Sister Elizabeth Greim sees the generosity of Macon residents firsthand through her work with a resource center for the homeless.
But as she looks across her home in the Pleasant Hill neighborhood, she sees abandonment -- and it worries her.
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“Where I live, there is a public school right behind us. I think about those kids coming in there every day,” said Greim, who is director of the center, called Daybreak. “Almost every building around them is falling down. Those are some of the things I worry about. What we see with our eyes impacts us. If what a child sees every day they come to school is buildings continuing to fall down around them, then they don’t necessarily see a lot of hope.”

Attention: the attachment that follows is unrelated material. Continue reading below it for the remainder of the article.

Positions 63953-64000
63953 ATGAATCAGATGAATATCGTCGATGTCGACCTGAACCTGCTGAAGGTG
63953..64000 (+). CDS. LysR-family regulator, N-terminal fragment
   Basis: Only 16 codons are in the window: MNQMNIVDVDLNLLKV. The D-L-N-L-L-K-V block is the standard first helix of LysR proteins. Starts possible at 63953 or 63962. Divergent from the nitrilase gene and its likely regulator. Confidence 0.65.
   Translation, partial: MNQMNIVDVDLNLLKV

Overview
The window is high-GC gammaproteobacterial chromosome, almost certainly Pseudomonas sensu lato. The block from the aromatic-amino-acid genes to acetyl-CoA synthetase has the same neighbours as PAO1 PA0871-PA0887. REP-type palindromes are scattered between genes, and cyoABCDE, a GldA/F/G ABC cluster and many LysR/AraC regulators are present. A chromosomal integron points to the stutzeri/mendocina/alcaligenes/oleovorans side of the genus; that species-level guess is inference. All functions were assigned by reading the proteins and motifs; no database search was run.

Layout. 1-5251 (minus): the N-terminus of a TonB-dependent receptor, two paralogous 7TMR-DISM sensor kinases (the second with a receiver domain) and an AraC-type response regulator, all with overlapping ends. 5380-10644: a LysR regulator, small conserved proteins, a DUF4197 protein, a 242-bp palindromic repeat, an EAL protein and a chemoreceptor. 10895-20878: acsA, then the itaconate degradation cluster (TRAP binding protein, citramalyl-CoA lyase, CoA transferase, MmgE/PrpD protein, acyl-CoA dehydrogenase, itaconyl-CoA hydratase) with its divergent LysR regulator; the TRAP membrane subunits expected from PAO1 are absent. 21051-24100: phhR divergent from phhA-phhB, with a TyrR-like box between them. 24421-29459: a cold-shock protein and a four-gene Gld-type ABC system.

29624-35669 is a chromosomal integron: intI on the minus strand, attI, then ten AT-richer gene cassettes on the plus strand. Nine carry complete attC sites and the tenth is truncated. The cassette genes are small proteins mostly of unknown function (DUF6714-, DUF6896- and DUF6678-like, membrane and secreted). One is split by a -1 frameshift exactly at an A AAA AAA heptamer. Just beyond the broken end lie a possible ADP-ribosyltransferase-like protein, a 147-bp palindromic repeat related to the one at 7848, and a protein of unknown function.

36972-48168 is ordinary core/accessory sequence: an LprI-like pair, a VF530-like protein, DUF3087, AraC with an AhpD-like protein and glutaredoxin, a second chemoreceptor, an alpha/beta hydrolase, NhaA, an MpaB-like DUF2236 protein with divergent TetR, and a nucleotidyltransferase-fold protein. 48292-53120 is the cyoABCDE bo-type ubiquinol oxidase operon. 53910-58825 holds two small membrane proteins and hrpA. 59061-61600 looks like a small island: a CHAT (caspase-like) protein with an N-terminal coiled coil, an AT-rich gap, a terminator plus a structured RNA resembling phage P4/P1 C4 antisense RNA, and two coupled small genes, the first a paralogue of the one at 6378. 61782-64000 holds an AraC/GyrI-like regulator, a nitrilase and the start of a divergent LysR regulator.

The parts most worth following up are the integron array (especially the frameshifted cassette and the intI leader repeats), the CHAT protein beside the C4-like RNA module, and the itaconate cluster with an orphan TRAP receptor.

Abandoned buildings, dilapidated homes and decaying neighborhoods are also things that worry Frank Dawkins. He has lived in east Macon’s Kings Park subdivision for 16 years. He expressed frustration at the condition of his neighborhood and what he sees as inaction by elected officials.
“There are 56 vacant houses in the subdivision,” Dawkins said. “The neighborhood looks bad, especially when nobody is doing anything. (Those houses) should be boarded up, torn down or repaired. When I talk to the county commission, they have a problem with finding out who owns the houses. It shouldn’t be a problem to find out who is paying the taxes. If you are paying taxes, you are supposed to be responsible for the houses.”
Greim said they made Daybreak clean and modern as a visual sign of hope.
“Paint on the walls and keeping a place clean doesn’t cost that much, really,” she said. “But what it says to people is my surroundings are dignified and that means somebody cares about me, and I care about me and I care about my surroundings.
“When the surroundings begin to fall apart, I begin to fall apart.”